It happened on a dark night, somewhere in the middle of Book IV. For three years, I had dutifully read the "Harry Potter" series to my daughter, my voice growing raspy with the effort, page after page. But lately, whole paragraphs of "Harry Potter and the Goblet of Fire" had started to slip by without my hearing a word. I'd snap back to attention and realize the action had moved from Harry's room to Hagrid's house, and I had no idea what was happening.
And that's when my daughter broke the spell: "Do we have to keep reading this?"
O, the shame of it: a 10-year-old girl and a book critic who had had enough of "Harry Potter." We were both a little sad, but also a little relieved. Although we'd had some good times at Hogwarts, deep down we weren't wild about Harry, and the freedom of finally confessing this secret to each other made us feel like co-conspirators.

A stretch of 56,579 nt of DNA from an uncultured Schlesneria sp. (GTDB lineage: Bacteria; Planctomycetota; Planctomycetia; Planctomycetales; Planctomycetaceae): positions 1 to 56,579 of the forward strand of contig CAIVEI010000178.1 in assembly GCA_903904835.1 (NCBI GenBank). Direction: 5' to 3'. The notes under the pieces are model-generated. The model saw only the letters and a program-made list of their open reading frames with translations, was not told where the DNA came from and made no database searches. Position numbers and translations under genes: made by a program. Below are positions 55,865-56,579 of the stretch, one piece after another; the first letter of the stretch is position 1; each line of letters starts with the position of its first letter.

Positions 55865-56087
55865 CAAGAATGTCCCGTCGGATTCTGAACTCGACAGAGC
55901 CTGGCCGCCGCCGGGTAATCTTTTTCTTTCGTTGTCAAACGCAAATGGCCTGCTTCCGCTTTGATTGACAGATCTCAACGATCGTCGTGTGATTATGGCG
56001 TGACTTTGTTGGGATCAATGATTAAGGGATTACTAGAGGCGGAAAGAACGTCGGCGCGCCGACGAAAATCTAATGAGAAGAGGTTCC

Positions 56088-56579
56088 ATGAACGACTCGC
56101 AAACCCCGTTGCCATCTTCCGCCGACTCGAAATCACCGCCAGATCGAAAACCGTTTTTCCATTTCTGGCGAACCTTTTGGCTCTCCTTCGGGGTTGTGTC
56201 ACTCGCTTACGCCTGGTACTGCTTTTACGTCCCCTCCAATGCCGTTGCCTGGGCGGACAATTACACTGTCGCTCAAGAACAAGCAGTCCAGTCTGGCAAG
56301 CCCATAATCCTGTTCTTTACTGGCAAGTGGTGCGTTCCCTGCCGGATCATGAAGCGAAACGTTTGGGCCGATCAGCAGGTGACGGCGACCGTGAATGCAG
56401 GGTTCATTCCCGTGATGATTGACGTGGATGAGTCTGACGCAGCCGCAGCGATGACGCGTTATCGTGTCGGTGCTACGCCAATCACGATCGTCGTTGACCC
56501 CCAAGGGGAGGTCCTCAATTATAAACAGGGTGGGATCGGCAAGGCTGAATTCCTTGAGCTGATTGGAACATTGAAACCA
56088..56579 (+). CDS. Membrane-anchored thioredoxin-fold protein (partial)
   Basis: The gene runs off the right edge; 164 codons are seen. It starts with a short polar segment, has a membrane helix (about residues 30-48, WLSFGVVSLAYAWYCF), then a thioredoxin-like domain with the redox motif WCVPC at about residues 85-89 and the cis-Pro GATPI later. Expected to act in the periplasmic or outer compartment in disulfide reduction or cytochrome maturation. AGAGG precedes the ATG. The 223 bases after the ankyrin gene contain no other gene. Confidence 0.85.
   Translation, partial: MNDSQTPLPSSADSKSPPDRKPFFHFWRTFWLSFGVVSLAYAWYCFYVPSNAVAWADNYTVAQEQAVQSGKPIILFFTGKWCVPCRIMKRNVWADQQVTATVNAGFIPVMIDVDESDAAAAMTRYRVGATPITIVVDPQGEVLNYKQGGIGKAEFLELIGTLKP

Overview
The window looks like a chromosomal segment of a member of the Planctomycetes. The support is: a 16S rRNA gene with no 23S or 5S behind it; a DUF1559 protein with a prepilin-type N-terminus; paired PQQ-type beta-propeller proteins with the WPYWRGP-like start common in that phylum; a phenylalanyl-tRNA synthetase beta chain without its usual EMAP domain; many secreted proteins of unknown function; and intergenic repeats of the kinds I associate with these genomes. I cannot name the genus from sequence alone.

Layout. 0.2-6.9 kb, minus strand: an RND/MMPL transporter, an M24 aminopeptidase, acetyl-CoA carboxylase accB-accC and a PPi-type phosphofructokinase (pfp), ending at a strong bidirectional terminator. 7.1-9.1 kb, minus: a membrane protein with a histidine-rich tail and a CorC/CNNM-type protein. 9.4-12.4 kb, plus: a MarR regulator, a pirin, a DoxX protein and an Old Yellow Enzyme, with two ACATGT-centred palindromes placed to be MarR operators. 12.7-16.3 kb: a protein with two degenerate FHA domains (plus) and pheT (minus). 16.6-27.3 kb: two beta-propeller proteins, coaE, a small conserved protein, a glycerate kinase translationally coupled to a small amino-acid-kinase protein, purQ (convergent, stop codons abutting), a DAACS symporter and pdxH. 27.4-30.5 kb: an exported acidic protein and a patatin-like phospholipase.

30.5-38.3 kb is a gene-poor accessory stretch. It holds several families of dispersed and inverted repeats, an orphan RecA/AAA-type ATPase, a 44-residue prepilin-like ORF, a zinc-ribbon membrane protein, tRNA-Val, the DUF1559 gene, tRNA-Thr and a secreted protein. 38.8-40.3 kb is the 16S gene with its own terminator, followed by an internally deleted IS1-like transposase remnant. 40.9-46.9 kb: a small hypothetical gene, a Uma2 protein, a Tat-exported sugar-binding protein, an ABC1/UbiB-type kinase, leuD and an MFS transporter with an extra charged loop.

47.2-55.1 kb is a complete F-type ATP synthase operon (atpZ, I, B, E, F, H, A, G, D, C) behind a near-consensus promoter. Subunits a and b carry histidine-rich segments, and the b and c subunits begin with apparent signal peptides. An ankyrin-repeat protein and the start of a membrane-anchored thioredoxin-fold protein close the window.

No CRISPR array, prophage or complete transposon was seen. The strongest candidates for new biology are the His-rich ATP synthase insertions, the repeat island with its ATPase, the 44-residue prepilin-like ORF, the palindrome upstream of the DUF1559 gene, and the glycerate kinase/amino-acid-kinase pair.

Along with changing diapers and supervising geometry homework, reading "Harry Potter" was one of those chores of parenthood that I was happy to do -- and then happy to stop.
Ordinarily, I'd be inclined to give Charles a break because taste is individual and whatnot, but his essay isn't just a personal dissent, but an attack on those who like Harry Potter: He charges that we suffer from "cultural infantilism."
For my own part, of course, guilty as charged. But I'd like to stick up for the rest of you, the legions of reasonably sophisticated people who enjoy Harry Potter.
There's no need for a point-by-point refutation of Charles, since his entire argument for how childish the Harry Potter series is rests on his assertion that he and his daughter were bored by it. QED. So I'll simply suggest that this essay is such a perfectly predictable miniaturization of counter-intuition for its own sake that the only thing surprising or interesting about it is that it didn't run in Slate.